Tuesday, 8 January 2019

SUSPIRIA (2018)




Having patiently awaited the arrival of this film for years, Luca's SUSPIRIA did not disappoint.

Fiercely, unapologetically artsy and experimental, Guadagnino's redux is every bit as stylised and unique as Dario Argento's original. However, beyond their shared premise and characters, the two films really couldn't be more different. As the Italian director of CALL ME BY YOUR NAME has remarked himself, aesthetically and thematically SUSPIRIA '18 is far more indebted to the films of Rainer Werner Fassbinder than it is to Argento's body of work.




And what a thematically rich film it is! Dave Kajganich's screenplay is a tale of radical social upheaval and power struggle, and the terrible damage that societal change can inflict on the lives of those who are caught up in it. Mirroring the revolutionary atmosphere of its Berlin '77 backdrop (a city reeling at the chaos wrought by the Baader-Meinhof R.A.F.), Guadagnino's coven of witches is a far cry from the unified sisterhood of Argento's film. Rather, this is a secret society that is teetering on the brink of a major power shift, as its members throw their support behind one of two "mothers", Tilda Swinton's Madame Blanc and the ancient Helena Markos (also played by Swinton, under a mountain of prosthetics).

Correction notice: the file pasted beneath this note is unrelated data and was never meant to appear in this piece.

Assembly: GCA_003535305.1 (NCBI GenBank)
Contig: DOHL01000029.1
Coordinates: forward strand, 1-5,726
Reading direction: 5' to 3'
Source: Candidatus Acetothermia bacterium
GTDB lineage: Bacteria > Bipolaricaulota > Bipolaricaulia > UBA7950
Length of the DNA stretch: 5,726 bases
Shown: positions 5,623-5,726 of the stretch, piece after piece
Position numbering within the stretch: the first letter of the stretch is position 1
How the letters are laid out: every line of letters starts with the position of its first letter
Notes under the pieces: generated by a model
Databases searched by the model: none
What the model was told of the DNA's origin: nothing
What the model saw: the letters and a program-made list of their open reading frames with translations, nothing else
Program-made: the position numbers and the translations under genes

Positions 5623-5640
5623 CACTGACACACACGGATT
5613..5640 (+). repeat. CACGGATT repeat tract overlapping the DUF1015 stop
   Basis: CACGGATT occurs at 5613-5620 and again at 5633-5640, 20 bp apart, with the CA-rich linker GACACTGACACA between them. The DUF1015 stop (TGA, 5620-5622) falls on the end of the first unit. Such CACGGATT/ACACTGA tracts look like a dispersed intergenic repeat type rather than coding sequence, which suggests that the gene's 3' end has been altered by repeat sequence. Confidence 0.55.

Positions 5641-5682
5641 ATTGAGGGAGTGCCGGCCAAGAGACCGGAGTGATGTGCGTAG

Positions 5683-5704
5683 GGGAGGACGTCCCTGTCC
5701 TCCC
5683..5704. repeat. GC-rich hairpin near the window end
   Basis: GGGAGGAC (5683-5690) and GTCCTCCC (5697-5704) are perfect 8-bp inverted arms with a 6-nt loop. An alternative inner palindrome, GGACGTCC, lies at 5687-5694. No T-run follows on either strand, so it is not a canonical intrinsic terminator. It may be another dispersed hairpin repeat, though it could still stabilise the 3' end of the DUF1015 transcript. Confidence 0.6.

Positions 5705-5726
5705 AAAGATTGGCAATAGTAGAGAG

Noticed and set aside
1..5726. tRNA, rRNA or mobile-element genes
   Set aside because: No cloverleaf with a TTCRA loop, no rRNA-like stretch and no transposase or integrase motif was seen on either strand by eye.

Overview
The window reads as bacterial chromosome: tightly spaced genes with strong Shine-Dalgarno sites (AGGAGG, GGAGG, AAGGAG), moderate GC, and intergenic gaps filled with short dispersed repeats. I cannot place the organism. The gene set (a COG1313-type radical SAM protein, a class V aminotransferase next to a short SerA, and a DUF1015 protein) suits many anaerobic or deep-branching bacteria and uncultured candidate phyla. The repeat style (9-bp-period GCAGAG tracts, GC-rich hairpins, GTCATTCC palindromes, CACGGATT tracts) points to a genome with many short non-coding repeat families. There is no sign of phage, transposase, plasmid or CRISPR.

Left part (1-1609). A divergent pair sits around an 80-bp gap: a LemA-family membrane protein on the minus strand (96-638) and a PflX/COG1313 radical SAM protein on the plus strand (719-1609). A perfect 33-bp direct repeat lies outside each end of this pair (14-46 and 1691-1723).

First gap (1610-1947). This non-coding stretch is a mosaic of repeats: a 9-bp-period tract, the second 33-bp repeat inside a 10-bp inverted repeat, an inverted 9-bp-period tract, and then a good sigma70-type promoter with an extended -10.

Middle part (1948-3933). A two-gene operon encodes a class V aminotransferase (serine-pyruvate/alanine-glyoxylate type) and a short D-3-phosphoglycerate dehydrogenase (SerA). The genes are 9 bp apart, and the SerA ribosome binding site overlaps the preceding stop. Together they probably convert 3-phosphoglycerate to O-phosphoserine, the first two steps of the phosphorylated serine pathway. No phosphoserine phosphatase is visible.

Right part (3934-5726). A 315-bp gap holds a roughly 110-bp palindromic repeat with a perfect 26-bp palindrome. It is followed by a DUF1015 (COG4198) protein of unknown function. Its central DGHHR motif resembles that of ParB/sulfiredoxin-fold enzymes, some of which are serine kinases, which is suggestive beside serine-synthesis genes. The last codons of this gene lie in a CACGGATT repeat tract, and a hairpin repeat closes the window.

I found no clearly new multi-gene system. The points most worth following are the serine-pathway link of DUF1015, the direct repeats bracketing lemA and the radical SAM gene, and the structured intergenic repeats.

There are deeper strands at play in all this - the overshadowing horror of the Third Reich; Womankind's war against the Patriarchy. This new SUSPIRIA leaves you with a lot to chew on. It's a bold film, actually more of a total reimagining than a remake, so it's hardly surprising that its reception from fans and newcomers alike has been nothing short of completely polarised.




Is it a new Euro-horror masterpiece, or an overly-long pretentious mess? I certainly know which camp I fall into, but in spite of my love for it, I feel like this isn't a movie that I could ever really "recommend" to a friend. Luca Guadagnino's SUSPIRIA is a challenging work of art that people should come to on their own terms, hopefully leaving their preconceptions about its source material, and what a horror movie "should" be, at the door.




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